With 3/16" tubing you only need about 13 feet. With 4 mm (0.1575") EVA Barrier tubing you're down to 5 1/2 feet.

If you have a foamy but undercarbonated pour, the problem may be that the most of the CO2 is coming out of solution because your lines aren't balanced. Increasing the pressure won't solve this because it just throws your system even further out of balance.

CO2 line diameter isn't as important.
I used bottled spring water.
So you know the mineral content you started with to create your water profile?
 
I thought I was. I filled the keg up with sanitizer solution, let it sit for a while, then pushed it out with co2. After it was empty I purged it a few times just in case there was a small amount in the top.
I purchased the kegerator used and it still had co2 in the bottle. No way that it could be bad is there?
 
I look up online and found the mineral profile for the brand of spring water I used. About the best I could do without having it tested myself.

Sounds like I need to change out the beer line for sure. Would this prevent the beer from carbonating? Is this batch salvageable or is it junk?
 
filled the keg up with sanitizer solution, let it sit for a while, then pushed it out with co2.
That should be fine
I look up online and found the mineral profile for the brand of spring water I used.
and so should that.
Would this prevent the beer from carbonating? Is this batch salvageable or is it junk?
I'm not sure exactly what you mean by "prevent the beer from carbonating." As I said, I think your beer is carbonated just fine and the foam is CO2 coming out of the beer. If you switch to the correct beer line diameter and length the CO2 will stay in the beer when you pour it.
 
Oh ok. Sorry I didn't follow that. I will change out the line and give that a try.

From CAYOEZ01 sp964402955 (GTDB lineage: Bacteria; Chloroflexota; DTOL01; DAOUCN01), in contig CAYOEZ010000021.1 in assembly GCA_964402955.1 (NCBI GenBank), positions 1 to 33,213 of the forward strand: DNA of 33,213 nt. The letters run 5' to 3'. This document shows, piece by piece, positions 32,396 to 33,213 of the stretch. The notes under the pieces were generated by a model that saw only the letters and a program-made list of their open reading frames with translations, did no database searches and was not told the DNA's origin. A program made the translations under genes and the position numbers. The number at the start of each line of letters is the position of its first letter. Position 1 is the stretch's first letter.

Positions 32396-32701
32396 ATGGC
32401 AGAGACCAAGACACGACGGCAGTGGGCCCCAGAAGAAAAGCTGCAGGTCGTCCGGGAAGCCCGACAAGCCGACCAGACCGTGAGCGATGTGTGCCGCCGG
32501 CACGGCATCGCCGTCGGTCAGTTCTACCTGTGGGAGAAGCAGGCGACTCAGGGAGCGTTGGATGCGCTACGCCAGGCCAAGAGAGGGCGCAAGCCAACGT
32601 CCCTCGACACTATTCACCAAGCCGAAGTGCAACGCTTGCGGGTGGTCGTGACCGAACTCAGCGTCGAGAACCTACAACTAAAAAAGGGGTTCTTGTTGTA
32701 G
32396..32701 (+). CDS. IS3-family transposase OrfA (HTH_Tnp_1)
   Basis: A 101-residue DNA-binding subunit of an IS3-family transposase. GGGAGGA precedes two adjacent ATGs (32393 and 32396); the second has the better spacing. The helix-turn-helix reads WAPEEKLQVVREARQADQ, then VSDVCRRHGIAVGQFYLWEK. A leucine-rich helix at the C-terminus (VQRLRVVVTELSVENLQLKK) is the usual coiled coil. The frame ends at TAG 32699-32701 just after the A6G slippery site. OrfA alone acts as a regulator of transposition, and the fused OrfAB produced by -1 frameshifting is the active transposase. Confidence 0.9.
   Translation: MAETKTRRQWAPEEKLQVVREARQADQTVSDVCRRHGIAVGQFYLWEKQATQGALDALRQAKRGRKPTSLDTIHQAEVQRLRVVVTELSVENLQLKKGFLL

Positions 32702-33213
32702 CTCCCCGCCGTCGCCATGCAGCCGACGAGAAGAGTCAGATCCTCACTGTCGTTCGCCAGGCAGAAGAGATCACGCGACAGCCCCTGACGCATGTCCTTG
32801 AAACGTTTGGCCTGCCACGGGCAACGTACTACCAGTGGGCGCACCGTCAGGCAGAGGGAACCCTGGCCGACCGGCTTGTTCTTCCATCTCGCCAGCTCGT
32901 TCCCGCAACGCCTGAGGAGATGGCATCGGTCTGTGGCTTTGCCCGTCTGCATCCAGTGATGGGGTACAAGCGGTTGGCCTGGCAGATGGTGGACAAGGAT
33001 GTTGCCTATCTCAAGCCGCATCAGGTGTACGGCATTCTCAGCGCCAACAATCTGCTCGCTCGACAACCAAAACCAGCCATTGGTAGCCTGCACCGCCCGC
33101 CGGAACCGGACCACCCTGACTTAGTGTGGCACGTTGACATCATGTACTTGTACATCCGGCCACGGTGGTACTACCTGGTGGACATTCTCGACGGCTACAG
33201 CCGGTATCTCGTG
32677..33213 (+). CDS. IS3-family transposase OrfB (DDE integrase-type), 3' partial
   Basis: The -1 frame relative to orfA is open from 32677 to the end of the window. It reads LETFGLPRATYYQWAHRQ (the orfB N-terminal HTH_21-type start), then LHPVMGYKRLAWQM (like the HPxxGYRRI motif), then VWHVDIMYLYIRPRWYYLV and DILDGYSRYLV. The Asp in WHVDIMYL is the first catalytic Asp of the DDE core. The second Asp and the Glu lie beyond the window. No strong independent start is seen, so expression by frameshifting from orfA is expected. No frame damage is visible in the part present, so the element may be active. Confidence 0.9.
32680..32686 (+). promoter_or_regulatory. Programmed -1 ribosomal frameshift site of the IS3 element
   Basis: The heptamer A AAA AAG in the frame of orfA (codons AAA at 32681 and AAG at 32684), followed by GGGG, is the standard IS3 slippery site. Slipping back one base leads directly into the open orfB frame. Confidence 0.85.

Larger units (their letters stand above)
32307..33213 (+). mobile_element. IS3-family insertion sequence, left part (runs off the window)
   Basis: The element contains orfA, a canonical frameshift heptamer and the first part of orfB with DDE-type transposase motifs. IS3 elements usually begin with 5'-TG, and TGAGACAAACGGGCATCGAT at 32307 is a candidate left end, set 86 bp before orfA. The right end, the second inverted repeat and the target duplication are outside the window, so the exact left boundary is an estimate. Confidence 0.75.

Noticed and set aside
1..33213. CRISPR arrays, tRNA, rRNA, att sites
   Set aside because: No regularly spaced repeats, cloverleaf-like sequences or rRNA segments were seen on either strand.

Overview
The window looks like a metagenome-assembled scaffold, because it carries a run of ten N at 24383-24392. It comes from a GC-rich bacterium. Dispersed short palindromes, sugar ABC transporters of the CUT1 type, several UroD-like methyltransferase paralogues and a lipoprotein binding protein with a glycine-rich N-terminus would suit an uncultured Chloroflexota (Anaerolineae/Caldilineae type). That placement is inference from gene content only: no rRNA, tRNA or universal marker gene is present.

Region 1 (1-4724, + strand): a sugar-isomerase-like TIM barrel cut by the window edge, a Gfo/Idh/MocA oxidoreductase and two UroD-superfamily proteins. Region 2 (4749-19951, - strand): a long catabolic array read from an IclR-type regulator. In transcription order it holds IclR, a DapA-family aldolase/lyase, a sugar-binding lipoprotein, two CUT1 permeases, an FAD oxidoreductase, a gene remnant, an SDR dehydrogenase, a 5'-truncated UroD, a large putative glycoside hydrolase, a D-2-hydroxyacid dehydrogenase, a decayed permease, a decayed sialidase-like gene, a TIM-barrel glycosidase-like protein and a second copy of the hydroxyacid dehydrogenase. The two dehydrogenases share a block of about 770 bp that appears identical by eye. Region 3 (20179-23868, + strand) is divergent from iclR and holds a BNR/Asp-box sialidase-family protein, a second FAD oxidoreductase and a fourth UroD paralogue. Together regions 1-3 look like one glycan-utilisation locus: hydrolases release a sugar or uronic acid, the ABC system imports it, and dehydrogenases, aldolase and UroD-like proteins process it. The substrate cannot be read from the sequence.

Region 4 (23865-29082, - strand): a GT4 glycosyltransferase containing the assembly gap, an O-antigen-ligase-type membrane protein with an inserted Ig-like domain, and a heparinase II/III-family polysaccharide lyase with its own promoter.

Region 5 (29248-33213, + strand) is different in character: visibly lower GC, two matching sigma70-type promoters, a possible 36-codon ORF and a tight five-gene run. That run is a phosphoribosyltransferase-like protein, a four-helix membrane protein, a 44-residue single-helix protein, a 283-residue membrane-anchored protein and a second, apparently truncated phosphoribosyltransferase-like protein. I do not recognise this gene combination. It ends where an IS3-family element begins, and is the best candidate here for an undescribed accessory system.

The tast change from after fermentation to now that it has been kegged concerns me that it oxidized? There is no coming back from that correct?
 
The tast change from after fermentation to now that it has been kegged concerns me that it oxidized? There is no coming back from that correct?
No there's no coming back. If it is oxidized it will only get worse. And you picked the style that is probably the most susceptible to oxidation of all. The first thing to go is hop aroma and flavor, and then it's downhill from there. There's plenty of good stuff on here about preventing/mitigating oxidation in hazies, so search liberally before you brew again.

But the picture actually looks pretty good and it sounds like you aren't tasting any really off flavors (yet), so I think that if you get the carbonation issue solved and drink it fast it should be at least palatable if not exactly everything you were hoping for.
 
mac_1103. Changed out the beer lime with a piece of 1/4 inch tubing I had. Carbonation is good now and although beer is a little darker, it is defintly drinkable. Co2 is set at 9 lb and comes out slow.
now the problem i have is it will spit and sputter for a few seconds followed by pure foam, then pour good. Unfortunately its a little late and you get a glass of foam. I ordered a 10' piece of 3/16 and will replace it and see if that fixes it. Any thoughts advice?
Thank you.
 
How long is the 1/4" tubing you're using now? Not sure about the sputtering. Does it do that every time? Darkening could be a sign of oxidation.